Then it became this sort of thing you could do without being extremely good at music. You could get up there and put a show together, with a couple chords and a melody. Instead of having to be like Eddie Van Halen or having to be Joe Perry, or Whitney Houston. You didn’t have to do that. You just put together a couple chords and mean it. That was the way to get into the frame… then you got to learn how to play.

Are you achieving what you set out to?

The fact that I already make a living off it is much further than I ever could have dreamed. Keep the pedal down, keep going, keep trying to grow and connect with people. I just do my thing and hope that it does connect with people. You want to be a link in the chain for human beings to be creative. If I can do for someone what Patty Griffin does for me or Brandi Carlile does for me, that’s amazing. I can’t even quite wrap my head around it, it becomes like a weight. I just try and do my thing and see what happens.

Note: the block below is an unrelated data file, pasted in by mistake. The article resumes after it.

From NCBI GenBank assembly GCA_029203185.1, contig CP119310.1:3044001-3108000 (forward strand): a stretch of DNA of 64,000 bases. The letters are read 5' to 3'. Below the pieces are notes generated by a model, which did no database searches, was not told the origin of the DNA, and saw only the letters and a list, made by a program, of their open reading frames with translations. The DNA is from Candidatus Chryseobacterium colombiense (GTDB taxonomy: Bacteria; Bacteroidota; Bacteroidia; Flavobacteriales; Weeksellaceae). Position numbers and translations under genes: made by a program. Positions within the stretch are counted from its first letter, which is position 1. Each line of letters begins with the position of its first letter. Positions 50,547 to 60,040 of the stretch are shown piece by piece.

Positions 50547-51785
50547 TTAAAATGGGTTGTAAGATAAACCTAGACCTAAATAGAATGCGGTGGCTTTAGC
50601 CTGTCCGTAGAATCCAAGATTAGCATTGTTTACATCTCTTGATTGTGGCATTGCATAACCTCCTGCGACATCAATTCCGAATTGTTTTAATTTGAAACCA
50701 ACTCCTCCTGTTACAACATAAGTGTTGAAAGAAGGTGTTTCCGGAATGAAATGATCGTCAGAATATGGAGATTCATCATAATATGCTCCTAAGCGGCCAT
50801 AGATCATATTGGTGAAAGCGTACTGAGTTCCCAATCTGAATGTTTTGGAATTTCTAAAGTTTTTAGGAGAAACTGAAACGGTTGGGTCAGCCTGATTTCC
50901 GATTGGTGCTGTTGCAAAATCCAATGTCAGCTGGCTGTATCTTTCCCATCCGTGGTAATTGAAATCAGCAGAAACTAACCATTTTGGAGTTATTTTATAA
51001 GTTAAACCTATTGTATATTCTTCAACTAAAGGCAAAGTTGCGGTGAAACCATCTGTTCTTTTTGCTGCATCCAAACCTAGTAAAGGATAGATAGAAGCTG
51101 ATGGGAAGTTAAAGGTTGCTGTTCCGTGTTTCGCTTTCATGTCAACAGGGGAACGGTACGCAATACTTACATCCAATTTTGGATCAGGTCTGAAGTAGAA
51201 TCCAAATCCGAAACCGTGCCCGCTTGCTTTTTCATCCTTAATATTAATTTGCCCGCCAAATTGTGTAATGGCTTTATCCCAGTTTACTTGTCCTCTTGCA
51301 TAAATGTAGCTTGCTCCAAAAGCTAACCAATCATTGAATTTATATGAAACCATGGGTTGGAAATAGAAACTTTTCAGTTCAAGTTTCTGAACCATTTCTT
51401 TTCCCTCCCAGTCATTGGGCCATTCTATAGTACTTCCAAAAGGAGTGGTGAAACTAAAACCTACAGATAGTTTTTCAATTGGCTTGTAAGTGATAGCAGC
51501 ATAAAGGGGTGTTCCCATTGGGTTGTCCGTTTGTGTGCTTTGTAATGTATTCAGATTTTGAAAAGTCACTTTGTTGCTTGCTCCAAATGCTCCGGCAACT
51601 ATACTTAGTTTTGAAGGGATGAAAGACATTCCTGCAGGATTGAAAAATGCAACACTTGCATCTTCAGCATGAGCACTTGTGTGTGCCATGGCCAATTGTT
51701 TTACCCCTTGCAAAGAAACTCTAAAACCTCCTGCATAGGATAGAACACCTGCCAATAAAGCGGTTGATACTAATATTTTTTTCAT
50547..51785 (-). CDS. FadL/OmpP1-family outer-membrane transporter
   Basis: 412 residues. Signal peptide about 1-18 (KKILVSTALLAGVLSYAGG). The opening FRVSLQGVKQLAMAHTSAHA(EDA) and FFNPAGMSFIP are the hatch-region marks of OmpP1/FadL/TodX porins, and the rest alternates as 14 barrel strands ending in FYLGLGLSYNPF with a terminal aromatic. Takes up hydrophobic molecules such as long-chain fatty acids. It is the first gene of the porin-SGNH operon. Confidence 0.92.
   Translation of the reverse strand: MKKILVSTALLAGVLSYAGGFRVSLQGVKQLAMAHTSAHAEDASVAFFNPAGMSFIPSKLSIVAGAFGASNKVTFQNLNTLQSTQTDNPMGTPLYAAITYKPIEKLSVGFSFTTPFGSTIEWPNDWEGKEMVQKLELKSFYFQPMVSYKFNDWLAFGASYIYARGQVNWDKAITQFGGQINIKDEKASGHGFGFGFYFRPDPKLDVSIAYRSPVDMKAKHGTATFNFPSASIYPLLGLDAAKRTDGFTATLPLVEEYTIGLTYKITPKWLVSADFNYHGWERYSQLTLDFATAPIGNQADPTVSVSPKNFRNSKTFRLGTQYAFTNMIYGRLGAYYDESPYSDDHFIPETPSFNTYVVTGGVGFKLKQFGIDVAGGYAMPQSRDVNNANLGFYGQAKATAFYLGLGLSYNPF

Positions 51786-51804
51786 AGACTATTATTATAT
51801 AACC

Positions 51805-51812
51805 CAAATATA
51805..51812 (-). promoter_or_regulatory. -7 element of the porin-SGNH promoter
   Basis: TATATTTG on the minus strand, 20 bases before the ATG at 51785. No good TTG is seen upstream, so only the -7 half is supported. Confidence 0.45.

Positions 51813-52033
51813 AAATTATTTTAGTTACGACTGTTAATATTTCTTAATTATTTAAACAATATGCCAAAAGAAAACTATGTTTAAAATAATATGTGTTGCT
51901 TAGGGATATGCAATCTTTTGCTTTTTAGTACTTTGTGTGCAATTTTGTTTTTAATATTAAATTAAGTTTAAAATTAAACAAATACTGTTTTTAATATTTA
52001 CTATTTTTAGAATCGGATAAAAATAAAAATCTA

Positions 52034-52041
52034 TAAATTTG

What do you feel is Britain’s greatest Punk export?

The Clash…The Damned and The Clash I guess, to me, Joe Strummer is a saint. But in a way The Beatles, were like a ripping little punk band when they started. Rock and roll was like a culture defining movement… you should replace the royal family with the McCartney family or the Lennon family… I don’t know if The Crown would be as interesting if it was Ringo… I think it would.

Anything coming up soon?

I will be back again for sure. We are doing like a birthday show, I’m turning 40. We’re doing a revival tour style show for my birthday in Santa Barbara, with Chuck [Ragan], Dan Andriano and Cory Brannan.